The U.S. Military Has Been Quietly Prepping for a “Space War” with Asia

The Air Force Thunderbirds fly over Schriever Air Force Base in Colorado

 

An elite squad of the U.S. Air Force (USAF) has been quietly preparing for a possible war with Asia.

This war wouldn’t be fought on land, sea, or even in the air.

It would take place in space.

You see, many of America’s most vital – and vulnerable – military targets aren’t cities or bases; they’re GPS satellites. And their protection has become a priority for the USAF.

“Our job is to provide that global unblinking eye to be able to detect and warn against those threats and be able to provide that to the decision makers,” four-star U.S. Gen. Jay Raymond, the military’s top space commander, told CBS News Tuesday morning (Oct. 24).

According to CBS News, the eight-person USAF squad operates out of a remote base in rural Colorado. All day, every day, they watch worldwide missile launch “hot spots” in order to alert the U.S. government and its allies about tests being carried out or planned.

Despite the apparent vulnerability of our satellites, the Air Force seems quite assured of its own capabilities to launch an effective defense…

When asked how confident he was that the U.S. military’s “global unblinking eye” will never shut, Gen. Raymond told CBS News this morning, “it doesn’t blink. It’s always open.”

Russia and China

There are actually 10 nations worldwide that have the capability of launching a missile into outer space toward a target (such as a satellite). And yesterday, CBS News reported that our biggest adversaries in that arena are Russia and China.

We’ve already seen what both countries can do…

In 2007, for example, Beijing launched an anti-satellite missile that destroyed a Chinese “dummy” target in space and created more than 3,000 dangerous fragments’ worth of space detritus in the process.

To date, the Red Dragon has now conducted a total of eight such tests – each one meant to display its ever-evolving marksmanship and technological aerospace advancements to the world (though Beijing would never actually admit that).

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And then there’s Russia – America’s longest, most notorious “Space Race” rival.

In 2015, Moscow carried out three missile tests of its own, each one designed to destroy satellites orbiting Earth’s atmosphere, much like the projectiles launched by China eight years prior.

Moscow may not have the same bragging rights as Beijing with regard to its various launches, but each one of Moscow’s missile tests has sent its own implicit message…

Look, we can shoot down targets in space, too.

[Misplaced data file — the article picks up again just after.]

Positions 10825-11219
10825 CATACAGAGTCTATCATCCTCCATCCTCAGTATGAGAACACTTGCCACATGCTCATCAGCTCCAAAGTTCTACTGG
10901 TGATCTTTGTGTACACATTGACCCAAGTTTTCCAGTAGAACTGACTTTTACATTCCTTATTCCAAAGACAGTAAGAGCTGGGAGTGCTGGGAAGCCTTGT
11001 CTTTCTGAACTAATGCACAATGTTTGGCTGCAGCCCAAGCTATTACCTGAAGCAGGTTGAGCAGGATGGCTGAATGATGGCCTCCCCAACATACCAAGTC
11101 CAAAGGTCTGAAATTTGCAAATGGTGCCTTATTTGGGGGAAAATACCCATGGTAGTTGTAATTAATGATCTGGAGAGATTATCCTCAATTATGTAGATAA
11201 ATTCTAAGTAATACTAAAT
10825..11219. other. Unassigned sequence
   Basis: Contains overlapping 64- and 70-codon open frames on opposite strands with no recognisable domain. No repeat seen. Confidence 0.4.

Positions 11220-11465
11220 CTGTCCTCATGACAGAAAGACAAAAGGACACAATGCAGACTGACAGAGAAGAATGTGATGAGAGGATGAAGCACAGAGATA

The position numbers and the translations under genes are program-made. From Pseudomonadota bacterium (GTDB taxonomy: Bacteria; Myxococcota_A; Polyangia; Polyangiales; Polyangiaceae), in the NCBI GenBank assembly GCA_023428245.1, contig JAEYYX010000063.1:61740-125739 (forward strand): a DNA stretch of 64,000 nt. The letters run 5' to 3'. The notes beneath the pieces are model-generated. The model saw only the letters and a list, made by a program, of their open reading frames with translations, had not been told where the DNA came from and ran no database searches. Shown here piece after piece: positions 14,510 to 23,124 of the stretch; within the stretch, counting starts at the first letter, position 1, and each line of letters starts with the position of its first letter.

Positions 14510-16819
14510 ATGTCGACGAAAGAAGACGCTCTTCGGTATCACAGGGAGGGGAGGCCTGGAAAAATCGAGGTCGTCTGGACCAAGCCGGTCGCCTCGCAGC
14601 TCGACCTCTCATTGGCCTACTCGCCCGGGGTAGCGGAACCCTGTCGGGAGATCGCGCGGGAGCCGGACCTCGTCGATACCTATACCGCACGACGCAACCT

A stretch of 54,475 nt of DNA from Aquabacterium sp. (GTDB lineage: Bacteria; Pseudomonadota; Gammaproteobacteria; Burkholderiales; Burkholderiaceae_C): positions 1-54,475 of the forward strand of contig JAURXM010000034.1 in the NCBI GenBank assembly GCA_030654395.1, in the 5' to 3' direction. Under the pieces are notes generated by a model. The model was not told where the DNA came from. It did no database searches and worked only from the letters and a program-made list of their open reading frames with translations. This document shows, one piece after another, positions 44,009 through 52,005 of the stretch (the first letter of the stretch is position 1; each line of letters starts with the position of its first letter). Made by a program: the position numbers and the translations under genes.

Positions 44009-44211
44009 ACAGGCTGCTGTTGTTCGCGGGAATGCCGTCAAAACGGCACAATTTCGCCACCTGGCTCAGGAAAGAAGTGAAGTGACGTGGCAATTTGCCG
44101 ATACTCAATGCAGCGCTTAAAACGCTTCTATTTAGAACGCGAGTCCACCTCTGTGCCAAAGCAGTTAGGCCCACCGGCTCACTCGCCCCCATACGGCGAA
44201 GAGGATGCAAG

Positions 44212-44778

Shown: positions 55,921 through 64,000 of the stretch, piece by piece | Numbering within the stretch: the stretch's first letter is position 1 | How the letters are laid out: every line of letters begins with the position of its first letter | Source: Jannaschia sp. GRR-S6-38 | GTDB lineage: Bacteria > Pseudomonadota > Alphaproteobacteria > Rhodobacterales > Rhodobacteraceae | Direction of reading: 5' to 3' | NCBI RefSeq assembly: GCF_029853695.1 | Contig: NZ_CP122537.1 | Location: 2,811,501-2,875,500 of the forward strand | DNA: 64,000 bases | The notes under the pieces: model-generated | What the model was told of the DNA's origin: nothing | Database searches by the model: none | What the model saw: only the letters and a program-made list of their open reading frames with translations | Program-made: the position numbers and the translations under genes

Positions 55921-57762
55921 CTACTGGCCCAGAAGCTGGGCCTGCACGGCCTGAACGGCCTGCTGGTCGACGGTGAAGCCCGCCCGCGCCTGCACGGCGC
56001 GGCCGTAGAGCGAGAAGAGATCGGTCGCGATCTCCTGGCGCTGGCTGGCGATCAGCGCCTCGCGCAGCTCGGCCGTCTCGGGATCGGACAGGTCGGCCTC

(By the way, the United States was the first nation to ever shoot down a satellite target in space… in 1989.)

What’s most frightening about China and Russia‘s advancements over time, however, is America’s increased dependence on the very targets they’re preparing to strike – satellites.

How a Satellite Attack Would Affect the United States

Our everyday lives in the United States depend heavily on the U.S. military’s GPS satellites currently circumnavigating Earth. There are between 24 and 30 such satellites in orbit right now, according to the Federal Aviation Administration.

Initially, these GPS satellites were built for use in Desert Storm some 25 years ago to ensure U.S. armed forces’ communication.

But since their creation and subsequent implementation, they’ve slowly become integrated into virtually every aspect of our daily routines.

When we deposit money at the bank, the GPS satellites are transferring data in a matter of milliseconds between financial institutions.

When we turn on the faucet, the satellites are there, tracking our utility providers’ administrative meta-data.

These GPS targets are even crucial to modern-day agriculture – farmers use their spatial GPS data to decide on crop rotation and pesticide application.

Even the stock market depends on these satellites…

Every aspect of the varied indexes rely on the satellites’ GPS systems to “time-stamp” stock trades, Peter Singer, a senior fellow at non-partisan think tank New America, explained to Business Insider on July 18.

So, imagine if China or Russia – now well capable of knocking one of those 24 to 30 satellites out of orbit like a cardboard duck – actually manages to get past the USAF one day.

 

Full article: The U.S. Military Has Been Quietly Prepping for a “Space War” with Asia (MoneyMorning)

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